Genesis (Part 101)

Welcome back to my study/review of Genesis. If you missed the previous parts of this study, you can find them HERE.

Genesis: 24:52-61

52 When Abraham’s servant heard their words, he bowed himself to the earth before the Lord. 53 And the servant brought out jewelry of silver and of gold, and garments, and gave them to Rebekah. He also gave to her brother and to her mother costly ornaments. 54 And he and the men who were with him ate and drank, and they spent the night there. When they arose in the morning, he said, “Send me away to my master.” 55 Her brother and her mother said, “Let the young woman remain with us a while, at least ten days; after that she may go.” 56 But he said to them, “Do not delay me, since the Lord has prospered my way. Send me away that I may go to my master.” 57 They said, “Let us call the young woman and ask her.” 58 And they called Rebekah and said to her, “Will you go with this man?” She said, “I will go.” 59 So they sent away Rebekah their sister and her nurse, and Abraham’s servant and his men. 60 And they blessed Rebekah and said to her,

“Our sister, may you become
    thousands of ten thousands,
and may your offspring possess
    the gate of those who hate him!”

61 Then Rebekah and her young women arose and rode on the camels and followed the man. Thus the servant took Rebekah and went his way.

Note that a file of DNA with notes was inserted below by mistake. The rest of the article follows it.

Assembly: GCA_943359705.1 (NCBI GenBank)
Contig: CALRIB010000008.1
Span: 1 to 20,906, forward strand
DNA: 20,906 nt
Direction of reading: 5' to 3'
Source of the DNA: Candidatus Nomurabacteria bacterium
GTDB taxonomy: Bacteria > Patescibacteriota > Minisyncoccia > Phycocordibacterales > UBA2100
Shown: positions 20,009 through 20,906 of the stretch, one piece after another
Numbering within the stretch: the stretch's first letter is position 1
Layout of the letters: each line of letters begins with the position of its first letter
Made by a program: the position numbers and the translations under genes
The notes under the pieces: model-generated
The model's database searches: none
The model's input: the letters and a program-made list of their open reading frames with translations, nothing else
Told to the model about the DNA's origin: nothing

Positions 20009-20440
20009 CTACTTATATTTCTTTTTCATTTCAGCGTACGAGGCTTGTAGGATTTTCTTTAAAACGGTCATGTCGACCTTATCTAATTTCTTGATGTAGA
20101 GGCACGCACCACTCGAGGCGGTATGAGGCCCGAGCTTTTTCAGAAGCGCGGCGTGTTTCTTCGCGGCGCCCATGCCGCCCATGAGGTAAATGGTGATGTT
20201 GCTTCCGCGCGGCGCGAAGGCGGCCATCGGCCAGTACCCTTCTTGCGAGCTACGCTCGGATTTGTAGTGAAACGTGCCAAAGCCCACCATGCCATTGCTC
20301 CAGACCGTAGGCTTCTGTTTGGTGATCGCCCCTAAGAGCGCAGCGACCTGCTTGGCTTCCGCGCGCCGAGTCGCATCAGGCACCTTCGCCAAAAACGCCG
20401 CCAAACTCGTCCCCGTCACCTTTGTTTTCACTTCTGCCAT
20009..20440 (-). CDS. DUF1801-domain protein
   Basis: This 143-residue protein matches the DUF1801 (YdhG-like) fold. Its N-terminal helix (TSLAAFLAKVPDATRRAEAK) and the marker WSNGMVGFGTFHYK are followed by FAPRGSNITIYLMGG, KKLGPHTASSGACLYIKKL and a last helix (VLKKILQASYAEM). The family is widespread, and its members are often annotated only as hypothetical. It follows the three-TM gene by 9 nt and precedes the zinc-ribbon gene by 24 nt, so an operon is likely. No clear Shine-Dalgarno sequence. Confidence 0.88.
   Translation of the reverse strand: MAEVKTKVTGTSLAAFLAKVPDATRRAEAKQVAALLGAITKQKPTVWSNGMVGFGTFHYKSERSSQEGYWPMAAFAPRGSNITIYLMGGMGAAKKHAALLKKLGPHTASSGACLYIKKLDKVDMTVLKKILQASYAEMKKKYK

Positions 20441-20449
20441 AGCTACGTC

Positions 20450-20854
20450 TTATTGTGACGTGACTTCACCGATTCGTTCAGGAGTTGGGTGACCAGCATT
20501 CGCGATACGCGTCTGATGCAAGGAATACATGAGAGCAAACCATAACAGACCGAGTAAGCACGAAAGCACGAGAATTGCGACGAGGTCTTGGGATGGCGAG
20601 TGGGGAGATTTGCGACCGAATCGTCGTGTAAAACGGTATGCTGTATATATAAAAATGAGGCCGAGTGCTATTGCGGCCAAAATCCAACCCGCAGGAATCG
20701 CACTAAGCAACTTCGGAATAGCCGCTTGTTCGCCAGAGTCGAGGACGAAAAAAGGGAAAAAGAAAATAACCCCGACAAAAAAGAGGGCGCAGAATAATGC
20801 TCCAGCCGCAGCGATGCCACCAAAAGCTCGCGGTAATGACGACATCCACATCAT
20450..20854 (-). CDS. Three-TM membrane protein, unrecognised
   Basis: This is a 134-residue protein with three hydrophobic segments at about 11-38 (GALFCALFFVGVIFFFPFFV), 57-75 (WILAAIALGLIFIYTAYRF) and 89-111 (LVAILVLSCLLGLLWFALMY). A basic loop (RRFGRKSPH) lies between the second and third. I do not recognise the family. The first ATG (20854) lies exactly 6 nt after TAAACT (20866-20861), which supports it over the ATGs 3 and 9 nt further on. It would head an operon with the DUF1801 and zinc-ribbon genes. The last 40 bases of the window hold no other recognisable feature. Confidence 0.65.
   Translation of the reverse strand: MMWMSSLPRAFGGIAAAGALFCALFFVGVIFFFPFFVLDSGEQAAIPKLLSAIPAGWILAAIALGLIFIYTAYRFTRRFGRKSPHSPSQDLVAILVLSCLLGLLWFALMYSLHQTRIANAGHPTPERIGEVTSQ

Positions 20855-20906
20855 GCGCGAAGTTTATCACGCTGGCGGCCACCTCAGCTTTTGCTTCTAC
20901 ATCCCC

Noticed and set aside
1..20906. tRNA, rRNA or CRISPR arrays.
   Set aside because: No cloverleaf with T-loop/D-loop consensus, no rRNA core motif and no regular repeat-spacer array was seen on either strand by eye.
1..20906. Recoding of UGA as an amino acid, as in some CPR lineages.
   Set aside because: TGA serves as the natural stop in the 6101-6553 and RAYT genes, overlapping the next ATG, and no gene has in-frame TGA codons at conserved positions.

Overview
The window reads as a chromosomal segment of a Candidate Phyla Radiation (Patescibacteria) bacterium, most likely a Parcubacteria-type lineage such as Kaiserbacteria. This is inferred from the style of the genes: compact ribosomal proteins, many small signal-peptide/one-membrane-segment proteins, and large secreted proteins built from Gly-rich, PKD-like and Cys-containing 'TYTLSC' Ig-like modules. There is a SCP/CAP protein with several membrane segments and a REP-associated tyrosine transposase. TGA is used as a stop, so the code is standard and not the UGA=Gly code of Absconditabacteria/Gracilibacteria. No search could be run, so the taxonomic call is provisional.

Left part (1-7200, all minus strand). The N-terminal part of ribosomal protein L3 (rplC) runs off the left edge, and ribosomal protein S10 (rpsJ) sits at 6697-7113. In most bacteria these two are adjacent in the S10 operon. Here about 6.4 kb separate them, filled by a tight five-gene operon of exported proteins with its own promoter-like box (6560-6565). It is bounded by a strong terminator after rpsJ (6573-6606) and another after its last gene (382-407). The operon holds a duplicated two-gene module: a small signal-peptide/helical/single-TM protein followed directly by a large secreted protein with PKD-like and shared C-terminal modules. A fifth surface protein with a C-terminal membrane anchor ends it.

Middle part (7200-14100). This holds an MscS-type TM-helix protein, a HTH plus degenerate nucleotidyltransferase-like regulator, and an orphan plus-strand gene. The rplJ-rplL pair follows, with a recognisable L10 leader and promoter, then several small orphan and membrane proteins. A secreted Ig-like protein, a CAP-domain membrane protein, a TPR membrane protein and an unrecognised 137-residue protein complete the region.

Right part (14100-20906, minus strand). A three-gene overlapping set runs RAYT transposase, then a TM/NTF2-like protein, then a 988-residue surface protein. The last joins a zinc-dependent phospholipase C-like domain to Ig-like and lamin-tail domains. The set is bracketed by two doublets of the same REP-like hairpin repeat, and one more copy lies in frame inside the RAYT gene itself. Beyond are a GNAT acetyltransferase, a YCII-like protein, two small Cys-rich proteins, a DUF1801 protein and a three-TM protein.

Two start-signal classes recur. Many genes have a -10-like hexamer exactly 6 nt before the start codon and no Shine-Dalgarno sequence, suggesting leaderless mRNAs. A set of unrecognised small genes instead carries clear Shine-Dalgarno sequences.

__________________________

After the servant is told that he can take Rebekah, he bows to the earth before the Lord. Then he starts distributing expensive gifts to Rebekah. Then he gives costly ornaments to Laban and her mother. After, they ate, drank, and celebrated.

You might wonder why Abraham’s servant did not give a gift to Bethuel, Rebekah’s father.

From an article titled Rebekah Ran to her “Mother’s Household” – Where Was her Father?, by Dr. Rabbi Zev Farber, Rabbi Daniel M. Zucker at TheTorah.com:

The story continues with Abraham’s servant being very happy with Laban and Betuel’s answer. He prostrates himself to YHWH in thanksgiving and then gives out gifts:

Why do the family gifts go only to Rebekah’s brother and mother? What about her father? Abraham’s servant could not possibly have intended to snub the father of the bride he was acquiring for Isaac in the middle of a delicate negotiation! The story again seems to be assuming that the father is absent.